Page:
A scene from “The Measure of a Fog,” a film on climate change. (Undark Magazine / Vimeo)

Donald Trump’s decision to pull the United States out of the Paris climate accord this week may be a foreign policy mistake, but one climate policy expert sees a potential silver lining in the move.

Basav Sen, who directs the Climate Policy Program at the Institute for Policy Studies, writes in Newsweek:

It turns out that the faction of the Trump regime that wanted to stay in the accord — led by Secretary of State and former ExxonMobil CEO Rex Tillerson — was motivated not by concerns about the environment, but by a desire to undermine global climate talks to advance the fossil fuel industry’s agenda.

Already, Energy Secretary Rick Perry has used an international forum, the G7 energy ministerial meeting in April, to press for language in the declaration advocating “high efficiency, low emissions coal and natural gas.”

Leaked documents show that the U.S. also attempted to water down climate change language in the declaration issued by the eight-nation Arctic Council at its biannual ministerial meeting last month.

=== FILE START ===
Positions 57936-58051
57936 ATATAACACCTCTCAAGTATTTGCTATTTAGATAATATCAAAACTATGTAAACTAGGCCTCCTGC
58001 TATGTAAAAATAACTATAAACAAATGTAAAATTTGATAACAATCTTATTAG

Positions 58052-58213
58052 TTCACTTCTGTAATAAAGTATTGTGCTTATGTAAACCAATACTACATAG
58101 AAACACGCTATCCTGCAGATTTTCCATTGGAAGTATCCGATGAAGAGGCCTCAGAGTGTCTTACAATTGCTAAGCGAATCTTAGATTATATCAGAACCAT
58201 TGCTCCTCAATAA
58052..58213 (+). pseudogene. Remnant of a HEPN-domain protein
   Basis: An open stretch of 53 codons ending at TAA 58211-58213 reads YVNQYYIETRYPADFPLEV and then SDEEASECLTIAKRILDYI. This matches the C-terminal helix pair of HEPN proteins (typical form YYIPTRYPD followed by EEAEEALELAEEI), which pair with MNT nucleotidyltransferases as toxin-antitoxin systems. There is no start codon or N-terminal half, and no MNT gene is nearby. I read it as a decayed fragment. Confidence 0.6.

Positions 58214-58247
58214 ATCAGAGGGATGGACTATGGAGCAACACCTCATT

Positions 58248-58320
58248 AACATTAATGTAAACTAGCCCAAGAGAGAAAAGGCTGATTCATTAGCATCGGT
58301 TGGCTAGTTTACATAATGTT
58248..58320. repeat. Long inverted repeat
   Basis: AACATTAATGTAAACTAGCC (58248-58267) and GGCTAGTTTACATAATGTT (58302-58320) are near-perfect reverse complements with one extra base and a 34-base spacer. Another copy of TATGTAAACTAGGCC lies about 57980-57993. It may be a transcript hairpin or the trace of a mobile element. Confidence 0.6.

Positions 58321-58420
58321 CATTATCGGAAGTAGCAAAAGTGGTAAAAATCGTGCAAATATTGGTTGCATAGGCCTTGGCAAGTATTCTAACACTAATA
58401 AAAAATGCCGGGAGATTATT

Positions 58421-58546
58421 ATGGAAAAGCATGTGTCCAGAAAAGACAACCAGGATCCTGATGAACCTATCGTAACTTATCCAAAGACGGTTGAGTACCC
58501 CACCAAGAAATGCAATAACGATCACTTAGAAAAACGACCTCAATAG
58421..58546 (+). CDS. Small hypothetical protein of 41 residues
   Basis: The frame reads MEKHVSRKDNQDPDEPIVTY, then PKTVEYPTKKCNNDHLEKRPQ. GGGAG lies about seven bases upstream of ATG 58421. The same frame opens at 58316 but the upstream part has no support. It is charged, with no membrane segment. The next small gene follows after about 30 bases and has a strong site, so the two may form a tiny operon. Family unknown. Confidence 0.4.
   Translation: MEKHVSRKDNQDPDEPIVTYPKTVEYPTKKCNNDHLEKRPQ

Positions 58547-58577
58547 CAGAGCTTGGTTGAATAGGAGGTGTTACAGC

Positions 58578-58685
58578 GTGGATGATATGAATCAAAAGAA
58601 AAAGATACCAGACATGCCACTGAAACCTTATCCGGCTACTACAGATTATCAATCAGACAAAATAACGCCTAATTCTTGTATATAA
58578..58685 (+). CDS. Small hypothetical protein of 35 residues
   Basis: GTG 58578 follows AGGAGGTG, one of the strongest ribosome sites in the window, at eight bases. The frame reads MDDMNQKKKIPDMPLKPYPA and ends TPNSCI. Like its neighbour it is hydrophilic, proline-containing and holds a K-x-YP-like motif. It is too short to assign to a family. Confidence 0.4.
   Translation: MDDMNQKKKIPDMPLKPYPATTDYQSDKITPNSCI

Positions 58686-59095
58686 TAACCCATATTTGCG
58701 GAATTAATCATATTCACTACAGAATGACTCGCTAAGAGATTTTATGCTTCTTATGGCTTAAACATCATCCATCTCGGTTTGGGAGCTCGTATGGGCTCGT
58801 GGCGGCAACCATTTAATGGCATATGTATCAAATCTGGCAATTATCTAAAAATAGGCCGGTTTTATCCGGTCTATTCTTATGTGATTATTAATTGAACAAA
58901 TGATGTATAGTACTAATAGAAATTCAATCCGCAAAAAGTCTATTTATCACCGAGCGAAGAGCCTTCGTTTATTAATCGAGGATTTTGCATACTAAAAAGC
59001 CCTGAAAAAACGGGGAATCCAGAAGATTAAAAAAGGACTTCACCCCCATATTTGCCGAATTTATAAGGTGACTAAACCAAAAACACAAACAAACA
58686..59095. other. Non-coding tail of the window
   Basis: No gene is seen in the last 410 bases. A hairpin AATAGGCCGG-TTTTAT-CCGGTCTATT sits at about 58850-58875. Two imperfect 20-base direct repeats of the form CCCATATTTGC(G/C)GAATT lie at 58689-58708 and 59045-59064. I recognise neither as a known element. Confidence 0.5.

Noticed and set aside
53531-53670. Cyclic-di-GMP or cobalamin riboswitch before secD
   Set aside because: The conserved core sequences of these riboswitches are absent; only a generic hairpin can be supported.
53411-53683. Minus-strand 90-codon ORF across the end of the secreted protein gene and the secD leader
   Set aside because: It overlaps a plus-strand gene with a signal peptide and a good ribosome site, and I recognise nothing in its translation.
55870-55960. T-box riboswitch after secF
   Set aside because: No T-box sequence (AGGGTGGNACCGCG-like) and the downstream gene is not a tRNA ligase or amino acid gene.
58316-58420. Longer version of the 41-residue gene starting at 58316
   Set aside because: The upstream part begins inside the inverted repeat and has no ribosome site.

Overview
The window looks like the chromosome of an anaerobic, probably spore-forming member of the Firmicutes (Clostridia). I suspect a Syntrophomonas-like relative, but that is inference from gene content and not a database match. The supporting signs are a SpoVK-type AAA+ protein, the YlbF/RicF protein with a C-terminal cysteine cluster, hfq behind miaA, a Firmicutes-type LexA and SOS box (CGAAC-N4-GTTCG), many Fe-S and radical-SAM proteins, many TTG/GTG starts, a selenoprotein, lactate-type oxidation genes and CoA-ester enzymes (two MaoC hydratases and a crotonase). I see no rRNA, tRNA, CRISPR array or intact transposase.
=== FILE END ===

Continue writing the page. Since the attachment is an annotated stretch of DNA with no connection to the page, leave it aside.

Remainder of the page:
Reportedly, major coal companies such as Peabody Energy and Cloud Peak Energy have pressured Trump to remain in the agreement. They see coal exports as their best future business prospect as the domestic market declines, so they need international climate terms that still leave space for dirty fuels like coal.

They want the U.S. to use its clout to renegotiate global climate treaties to allow for the expansion of untested technologies such as carbon capture and storage.

As an unnamed coal company official put it to Reuters, they don’t want “the most powerful advocate for fossil fuels to be away from the table.”

Given the questionable motivations of those inside the administration urging the U.S. to stay in the agreement, maybe the U.S. exit is good news for the rest of the world. After all, Trump was never going to advance the meaningful reductions at the federal level that would have fulfilled the U.S. commitments under the deal.

No one knows what the future holds—just as no one can say whether Trump still thinks climate change is a hoax. Maybe one of his aides could show him this film by Peabody Award-winning filmmaker Ian Cheney about the challenge facing humanity.

—Posted by Eric Ortiz


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